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Home » Biology Homework Help » Biotechnology » Bacteriophage Vectors
Bacteriophage Vectors
Bacteriophages are viruses that attack bacteria. Most phages lyse the bacterial cells they infect (lytic phages). But many others can choose to follow either a lytic or a lysogenic cycle; in the latter situation, the phage chromosome integrates into the bacterial chromosome and multiplies with the latter as prophage (temperate or lysogenic phages). The prophage may dissociate from the bacterial chromosome and follow the lytic cycle.
 
Several bacteriophage are used as cloning vectors, the most commonly used E. coli phages being λ (lambda) and M13 phages. Plasmid vectors have to be introduced into bacterial cells which are then cloned and selected for the recovery of recombinant vectors. In contrast, the phage vectors are directly tested to an appropriate bacterial lawn (a continuous bacterial-free zone in the bacterial lawn). Phage vectors present two advantages over plasmid vectors. (1) They are more efficient than plasmids for cloning of large DNA fragments; the largest cloned insert size in a λ vector is just over 24 kb, while that for plasmid vectors it is less than 15 kb. In addition, (2) it is easier to screen a large number of phage plaques than bacterial colonies for the identification of recombinant vectors.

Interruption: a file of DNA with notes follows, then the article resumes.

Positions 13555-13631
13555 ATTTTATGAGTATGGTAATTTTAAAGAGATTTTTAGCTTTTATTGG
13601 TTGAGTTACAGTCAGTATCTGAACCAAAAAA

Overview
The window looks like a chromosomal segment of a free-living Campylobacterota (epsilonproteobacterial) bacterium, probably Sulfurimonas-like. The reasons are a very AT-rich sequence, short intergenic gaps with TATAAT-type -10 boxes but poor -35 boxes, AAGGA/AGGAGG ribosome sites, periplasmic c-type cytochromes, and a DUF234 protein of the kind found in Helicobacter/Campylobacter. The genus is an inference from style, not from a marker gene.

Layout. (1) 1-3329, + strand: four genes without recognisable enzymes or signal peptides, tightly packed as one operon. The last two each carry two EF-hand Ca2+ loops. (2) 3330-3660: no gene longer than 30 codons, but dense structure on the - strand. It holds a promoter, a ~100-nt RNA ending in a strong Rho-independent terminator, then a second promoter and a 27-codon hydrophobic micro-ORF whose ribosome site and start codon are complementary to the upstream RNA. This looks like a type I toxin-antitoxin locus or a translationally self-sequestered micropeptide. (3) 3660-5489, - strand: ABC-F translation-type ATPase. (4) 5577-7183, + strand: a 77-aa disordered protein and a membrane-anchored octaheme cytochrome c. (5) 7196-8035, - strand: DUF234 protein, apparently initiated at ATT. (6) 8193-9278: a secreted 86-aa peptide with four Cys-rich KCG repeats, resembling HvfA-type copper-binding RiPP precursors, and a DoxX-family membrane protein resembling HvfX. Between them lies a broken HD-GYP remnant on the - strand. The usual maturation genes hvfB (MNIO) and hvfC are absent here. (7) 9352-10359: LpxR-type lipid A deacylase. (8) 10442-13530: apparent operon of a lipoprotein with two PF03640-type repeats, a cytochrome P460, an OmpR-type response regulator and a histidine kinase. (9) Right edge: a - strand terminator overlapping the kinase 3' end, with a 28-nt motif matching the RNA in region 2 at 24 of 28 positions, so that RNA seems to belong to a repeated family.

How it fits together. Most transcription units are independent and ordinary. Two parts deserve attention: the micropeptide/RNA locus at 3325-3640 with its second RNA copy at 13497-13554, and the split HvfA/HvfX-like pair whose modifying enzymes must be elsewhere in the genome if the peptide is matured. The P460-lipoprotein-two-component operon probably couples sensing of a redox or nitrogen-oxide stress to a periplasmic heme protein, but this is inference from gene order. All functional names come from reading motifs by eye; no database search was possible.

λ Phage Vectors

The λ genome (total 48,502 bp) contains an origin of replication; genes for head and tail proteins and enzymes for DNA replication, lysis and lysogeny; and single-stranded protruding cohesive ends of 12 bases (5’ GGGCGGCGACCT; the other end is complementary to it; i.e. CCCGCCGCTGGA 5’). The λ genome remains linear in the phage head, but within E. coli cells the two cohesive ends anneal to form a circular molecule necessary for replication. The sealed cohesive ends are called cos sites which are the sites of cleavage during and are necessary for packaging of the mature phage DNA into phage heads. The λ DNA must be larger than 38 kb and smaller than 52 kb to be packaged into phage particles. The genes for lysogeny are located in the segment between 20 and 38 kb; the whole or a part of this segment is deleted to create λ vectors to (1) accommodate larger DNA inserts and (2) to ensure that the recombinant phage is always lytic.

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